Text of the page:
Andrea Mariconti approaches the problem by making a museum the subject matter of his work: a museum that becomes a subject matter to be viewed, an internal landscape populated by works of art and people. Its effect is the same experienced in his landscapes where you can breathe the humid air passing over the rugged Irish cliffs, the morning mist that struggles to clear amid the silent trunks of a dark wood, the stifling fog that lingers over the long-harvested fields, or the cold wind blowing against the cracked face of a huge Andean glacier. Here spatial atmosphere is more intimate, and yet it remains central to the whole work. It works as a centripetal force that holds the ancient artefact and its visitor both here depicted in a dynamic equilibrium. The visitor sometimes appears as no more than a blurry prototype and at other times is known to be present only by the shadow he or she casts on the work exhibited in the museum. There is a constant interplay between the relationships within the individual work of the artist, the original work therein depicted and the beholder depicted before it.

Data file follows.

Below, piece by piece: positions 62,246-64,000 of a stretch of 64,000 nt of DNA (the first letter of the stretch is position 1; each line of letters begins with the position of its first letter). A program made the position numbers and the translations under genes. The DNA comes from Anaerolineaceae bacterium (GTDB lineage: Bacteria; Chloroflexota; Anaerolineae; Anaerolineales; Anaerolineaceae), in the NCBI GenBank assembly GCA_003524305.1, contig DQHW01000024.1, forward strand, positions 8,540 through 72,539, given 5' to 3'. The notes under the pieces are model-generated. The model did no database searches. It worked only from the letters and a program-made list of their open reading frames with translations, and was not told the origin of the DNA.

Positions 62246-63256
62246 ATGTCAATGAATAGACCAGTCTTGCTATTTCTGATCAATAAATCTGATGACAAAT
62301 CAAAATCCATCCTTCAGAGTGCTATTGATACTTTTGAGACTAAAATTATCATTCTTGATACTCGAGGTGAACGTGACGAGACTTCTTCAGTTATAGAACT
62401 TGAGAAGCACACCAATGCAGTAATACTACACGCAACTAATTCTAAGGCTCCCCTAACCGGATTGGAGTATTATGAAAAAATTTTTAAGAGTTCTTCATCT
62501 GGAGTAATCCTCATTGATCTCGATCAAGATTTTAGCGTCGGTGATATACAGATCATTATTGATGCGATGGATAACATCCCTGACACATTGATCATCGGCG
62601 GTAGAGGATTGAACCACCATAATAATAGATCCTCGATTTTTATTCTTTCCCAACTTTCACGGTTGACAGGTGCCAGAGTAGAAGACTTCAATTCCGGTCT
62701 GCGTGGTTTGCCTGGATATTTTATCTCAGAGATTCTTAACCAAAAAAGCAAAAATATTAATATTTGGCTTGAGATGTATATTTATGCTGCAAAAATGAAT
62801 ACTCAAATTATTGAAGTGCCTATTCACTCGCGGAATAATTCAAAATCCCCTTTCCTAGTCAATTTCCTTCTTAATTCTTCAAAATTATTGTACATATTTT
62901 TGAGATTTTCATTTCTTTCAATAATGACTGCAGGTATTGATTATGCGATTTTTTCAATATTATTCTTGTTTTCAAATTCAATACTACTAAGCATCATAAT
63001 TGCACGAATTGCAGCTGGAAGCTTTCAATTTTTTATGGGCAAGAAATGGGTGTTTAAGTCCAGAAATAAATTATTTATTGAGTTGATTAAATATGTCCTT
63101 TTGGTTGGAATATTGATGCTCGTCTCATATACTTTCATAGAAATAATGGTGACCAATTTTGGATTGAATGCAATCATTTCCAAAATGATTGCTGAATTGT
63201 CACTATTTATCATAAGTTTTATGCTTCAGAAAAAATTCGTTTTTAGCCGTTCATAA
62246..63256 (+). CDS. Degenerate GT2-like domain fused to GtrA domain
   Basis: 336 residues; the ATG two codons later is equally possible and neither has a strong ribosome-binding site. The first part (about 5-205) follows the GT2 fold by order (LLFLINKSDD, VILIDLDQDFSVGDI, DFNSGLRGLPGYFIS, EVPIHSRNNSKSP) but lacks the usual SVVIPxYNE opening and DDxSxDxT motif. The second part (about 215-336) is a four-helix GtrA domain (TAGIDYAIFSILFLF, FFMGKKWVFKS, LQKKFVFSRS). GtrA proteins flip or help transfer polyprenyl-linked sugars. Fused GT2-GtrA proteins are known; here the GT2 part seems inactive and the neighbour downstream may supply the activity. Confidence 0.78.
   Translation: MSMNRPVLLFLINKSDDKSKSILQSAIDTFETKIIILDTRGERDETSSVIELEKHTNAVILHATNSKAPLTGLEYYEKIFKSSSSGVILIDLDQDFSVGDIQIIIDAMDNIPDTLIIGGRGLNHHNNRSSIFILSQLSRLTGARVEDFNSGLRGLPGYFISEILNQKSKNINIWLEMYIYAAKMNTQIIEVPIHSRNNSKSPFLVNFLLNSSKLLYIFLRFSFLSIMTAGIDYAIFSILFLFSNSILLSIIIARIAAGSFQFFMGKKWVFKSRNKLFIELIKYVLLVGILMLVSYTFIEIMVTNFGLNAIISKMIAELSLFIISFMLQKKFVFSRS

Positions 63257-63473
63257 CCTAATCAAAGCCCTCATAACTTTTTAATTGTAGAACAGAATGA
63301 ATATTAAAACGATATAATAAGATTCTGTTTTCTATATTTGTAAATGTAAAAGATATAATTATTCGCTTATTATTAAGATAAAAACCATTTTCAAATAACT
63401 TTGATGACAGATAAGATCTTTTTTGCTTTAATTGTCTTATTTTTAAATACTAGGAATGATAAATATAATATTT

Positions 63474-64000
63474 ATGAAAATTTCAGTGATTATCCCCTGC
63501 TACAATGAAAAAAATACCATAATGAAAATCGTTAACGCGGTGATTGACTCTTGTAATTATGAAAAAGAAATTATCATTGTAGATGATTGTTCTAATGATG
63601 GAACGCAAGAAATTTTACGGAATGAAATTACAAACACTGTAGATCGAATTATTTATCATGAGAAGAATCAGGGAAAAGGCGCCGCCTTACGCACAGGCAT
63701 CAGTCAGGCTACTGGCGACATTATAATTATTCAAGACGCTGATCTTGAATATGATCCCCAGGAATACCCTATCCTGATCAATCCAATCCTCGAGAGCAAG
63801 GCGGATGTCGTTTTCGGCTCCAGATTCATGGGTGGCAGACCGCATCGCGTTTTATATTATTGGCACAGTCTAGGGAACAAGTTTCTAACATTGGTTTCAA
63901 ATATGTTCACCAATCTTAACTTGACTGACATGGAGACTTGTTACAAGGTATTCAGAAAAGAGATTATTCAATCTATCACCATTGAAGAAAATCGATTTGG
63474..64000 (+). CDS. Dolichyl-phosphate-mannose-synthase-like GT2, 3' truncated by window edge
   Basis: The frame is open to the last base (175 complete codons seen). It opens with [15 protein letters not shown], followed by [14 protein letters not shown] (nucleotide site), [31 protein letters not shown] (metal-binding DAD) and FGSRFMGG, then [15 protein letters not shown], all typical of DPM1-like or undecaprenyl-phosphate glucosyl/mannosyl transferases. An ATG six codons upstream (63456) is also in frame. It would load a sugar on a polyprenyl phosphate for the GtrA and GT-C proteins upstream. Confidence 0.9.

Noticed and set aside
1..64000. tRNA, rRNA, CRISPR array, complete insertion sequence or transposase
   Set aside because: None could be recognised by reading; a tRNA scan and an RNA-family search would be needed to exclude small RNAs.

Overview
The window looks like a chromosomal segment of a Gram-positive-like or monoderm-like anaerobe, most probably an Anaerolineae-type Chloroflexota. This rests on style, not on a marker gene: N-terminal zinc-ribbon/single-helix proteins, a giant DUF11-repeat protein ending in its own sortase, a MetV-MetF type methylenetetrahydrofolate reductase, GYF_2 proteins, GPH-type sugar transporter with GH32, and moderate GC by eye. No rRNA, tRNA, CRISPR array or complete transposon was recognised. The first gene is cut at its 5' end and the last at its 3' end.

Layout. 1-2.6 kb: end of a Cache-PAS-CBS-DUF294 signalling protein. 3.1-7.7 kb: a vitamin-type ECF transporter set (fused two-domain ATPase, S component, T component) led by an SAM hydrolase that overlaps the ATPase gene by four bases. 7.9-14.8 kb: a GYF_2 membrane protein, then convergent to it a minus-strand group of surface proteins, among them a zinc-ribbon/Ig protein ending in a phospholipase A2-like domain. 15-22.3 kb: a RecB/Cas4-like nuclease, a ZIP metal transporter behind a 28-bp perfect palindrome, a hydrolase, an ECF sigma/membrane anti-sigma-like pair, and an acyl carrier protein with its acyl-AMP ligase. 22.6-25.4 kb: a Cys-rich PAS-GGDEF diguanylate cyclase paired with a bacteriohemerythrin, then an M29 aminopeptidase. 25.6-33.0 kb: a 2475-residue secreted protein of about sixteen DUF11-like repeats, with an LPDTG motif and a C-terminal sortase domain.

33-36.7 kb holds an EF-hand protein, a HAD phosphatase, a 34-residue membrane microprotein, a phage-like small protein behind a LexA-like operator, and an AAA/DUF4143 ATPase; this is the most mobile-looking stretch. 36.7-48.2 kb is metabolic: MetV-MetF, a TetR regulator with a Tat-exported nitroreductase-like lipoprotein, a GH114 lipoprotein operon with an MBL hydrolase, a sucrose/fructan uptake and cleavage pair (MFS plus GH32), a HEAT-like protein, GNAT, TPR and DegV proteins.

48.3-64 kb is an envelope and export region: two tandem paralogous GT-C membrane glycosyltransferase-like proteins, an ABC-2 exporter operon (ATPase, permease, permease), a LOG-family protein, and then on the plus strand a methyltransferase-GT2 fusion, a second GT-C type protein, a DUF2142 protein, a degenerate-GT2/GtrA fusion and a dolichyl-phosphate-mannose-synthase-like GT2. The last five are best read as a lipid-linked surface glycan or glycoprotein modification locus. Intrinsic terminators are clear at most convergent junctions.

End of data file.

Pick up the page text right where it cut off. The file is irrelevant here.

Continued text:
Giovanni Intra Sidola